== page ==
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Chicken and Sausage Gumbo Recipe
Chicken and Sausage Gumbo Recipe
About 6-7 pounds of chicken, seasoned generously with Cajun Seasoning like Tony Chachere’s
(I like to use one large fryer or small stewing hen, cut into pieces and skin removed, plus 4 large boneless breast halves.)
2 pounds of sausage
(If you’re fortunate enough to have access to a large variety of sausage like we have here in South Louisiana, I suggest using both smoked and fresh sausage. When using smoked sausage, slice it before adding it to the pot. When using fresh, put the links in whole and then slice them after they’re cooked.)
16 oz. dark brown roux
(I used to always make my own roux by browning flour in oil (Google it), but nowadays I usually use a great store-bought jarred roux made in Ville Platte called “Kary’s Roux.” In my opinion, it’s just as good as making it from scratch and saves a lot of time.
2 medium onions, chopped
1 medium bell pepper, chopped
1 or 2 stalks of celery, chopped
About 1 cup chopped onion tops (green onions), plus more to use as garnish
8 quarts water (If you’re not using bone-in chicken, substitute chicken broth for about half the liquid.)
½ cup chopped parsley
3 tsp. salt
1 tsp. black pepper
1 tsp. cayenne pepper
1 tsp. garlic powder
Note: Some purists say a gumbo must have okra in it. Afterall, the word “gumbo” comes from the African word “quingombo,” and the Cajun French word “gombo” means okra. I grew up with okra in my gumbo, but since my wife and kids don’t like it, I usually don’t add it anymore. But if you do want to add okra, here’s what you do. Slice it, then add it for the last hour of cooking. Okra is primarily a thickening agent, so if you’re going to use it you might want to cut down just a bit on your roux.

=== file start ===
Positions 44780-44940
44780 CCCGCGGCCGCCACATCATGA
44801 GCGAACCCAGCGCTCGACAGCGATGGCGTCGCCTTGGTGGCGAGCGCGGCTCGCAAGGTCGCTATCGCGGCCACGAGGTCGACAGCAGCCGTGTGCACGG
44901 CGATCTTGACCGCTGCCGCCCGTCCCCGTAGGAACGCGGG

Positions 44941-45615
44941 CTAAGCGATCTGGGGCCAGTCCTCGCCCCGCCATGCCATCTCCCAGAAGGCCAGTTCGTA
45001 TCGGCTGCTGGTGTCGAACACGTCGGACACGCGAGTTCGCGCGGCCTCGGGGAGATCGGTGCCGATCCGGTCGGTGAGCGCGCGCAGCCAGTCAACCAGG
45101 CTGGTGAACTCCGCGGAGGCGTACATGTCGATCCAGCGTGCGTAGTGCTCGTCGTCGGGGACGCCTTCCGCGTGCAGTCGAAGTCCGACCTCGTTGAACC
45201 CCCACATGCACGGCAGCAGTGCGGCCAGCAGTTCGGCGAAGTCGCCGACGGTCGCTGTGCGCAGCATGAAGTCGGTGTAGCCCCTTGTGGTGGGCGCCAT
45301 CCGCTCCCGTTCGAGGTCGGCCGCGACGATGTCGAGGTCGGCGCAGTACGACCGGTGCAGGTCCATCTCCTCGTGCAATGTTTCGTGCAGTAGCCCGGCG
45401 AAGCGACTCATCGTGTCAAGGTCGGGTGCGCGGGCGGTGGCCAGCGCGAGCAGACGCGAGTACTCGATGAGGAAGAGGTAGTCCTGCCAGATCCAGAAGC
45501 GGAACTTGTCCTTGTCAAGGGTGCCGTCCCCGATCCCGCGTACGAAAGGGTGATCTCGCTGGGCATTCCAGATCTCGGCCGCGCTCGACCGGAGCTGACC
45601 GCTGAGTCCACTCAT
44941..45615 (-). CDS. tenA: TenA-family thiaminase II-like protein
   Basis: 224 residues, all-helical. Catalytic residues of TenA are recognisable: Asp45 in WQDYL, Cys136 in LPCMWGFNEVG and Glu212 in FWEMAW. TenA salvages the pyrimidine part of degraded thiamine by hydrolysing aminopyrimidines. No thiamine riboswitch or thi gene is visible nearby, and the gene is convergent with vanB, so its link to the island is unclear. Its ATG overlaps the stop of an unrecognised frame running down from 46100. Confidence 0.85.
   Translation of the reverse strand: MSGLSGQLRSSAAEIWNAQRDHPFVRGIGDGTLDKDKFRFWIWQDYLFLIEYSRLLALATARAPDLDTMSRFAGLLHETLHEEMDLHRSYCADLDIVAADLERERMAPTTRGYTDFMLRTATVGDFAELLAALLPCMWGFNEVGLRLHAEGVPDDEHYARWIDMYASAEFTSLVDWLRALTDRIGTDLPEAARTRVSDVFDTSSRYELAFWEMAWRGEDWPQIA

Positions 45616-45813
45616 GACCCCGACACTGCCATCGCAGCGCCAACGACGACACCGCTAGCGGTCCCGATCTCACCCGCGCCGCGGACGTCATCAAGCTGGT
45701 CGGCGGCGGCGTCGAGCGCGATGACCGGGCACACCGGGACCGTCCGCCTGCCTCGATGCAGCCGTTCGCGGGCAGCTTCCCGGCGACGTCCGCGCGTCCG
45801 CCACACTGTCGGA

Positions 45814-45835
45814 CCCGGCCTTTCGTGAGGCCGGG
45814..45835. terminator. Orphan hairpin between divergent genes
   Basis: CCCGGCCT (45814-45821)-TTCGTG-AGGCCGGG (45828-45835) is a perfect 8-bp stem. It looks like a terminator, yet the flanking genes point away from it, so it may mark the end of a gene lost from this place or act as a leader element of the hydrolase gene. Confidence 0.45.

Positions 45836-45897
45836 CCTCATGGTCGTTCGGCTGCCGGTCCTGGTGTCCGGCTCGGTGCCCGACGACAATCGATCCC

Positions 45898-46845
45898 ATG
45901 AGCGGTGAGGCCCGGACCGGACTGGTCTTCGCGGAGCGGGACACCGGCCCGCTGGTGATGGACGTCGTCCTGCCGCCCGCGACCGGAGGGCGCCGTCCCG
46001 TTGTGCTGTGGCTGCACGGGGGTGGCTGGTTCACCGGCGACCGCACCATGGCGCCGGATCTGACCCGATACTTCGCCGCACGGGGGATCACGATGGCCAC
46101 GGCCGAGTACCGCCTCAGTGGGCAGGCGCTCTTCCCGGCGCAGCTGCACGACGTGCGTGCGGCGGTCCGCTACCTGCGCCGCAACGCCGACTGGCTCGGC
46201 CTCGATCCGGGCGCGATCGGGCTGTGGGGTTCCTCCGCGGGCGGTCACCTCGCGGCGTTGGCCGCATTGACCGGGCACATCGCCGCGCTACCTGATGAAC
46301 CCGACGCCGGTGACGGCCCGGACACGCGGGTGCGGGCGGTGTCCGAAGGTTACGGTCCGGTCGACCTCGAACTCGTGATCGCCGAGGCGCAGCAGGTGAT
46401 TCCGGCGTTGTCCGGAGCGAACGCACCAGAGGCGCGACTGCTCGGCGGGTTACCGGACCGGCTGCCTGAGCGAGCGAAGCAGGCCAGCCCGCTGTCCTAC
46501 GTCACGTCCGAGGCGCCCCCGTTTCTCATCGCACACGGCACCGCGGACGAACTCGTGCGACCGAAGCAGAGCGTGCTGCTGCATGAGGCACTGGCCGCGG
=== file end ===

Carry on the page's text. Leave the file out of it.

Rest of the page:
First, get your water boiling. It takes a long time to bring eight quarts of water to a boil, so while that’s happening you can prepare the other ingredients. When the water comes to a rapid boil, add the roux, about one heaping tablespoon at a time, and stir until completely dissolved. Add all the other ingredients except for the boneless chicken breasts, if you’re using them. I usually don’t add the boneless chicken until about the last 45 minutes since it cooks more quickly than the bone-in chicken. Let the whole thing cook for about two hours. Before time for serving, I like to remove the chicken, debone it, break it into bite-size pieces, and return it to the pot. To serve, ladle the gumbo into a bowl over cooked white rice. I usually sprinkle a few chopped green onions over the top when serving. Bon appétit!
A good gumbo dinner is never complete without potato salad (simple cajun style, not the kind with all the crunchy stuff) and a loaf of french bread. Here’s my wife’s recipe for making Cajun potato salad, which she learned from my mother.
Tonnere mes chiens c’est bon! (That’s French from my Mom’s side. She was an Ardoin from Ville Platte.)
Hope you enjoy!
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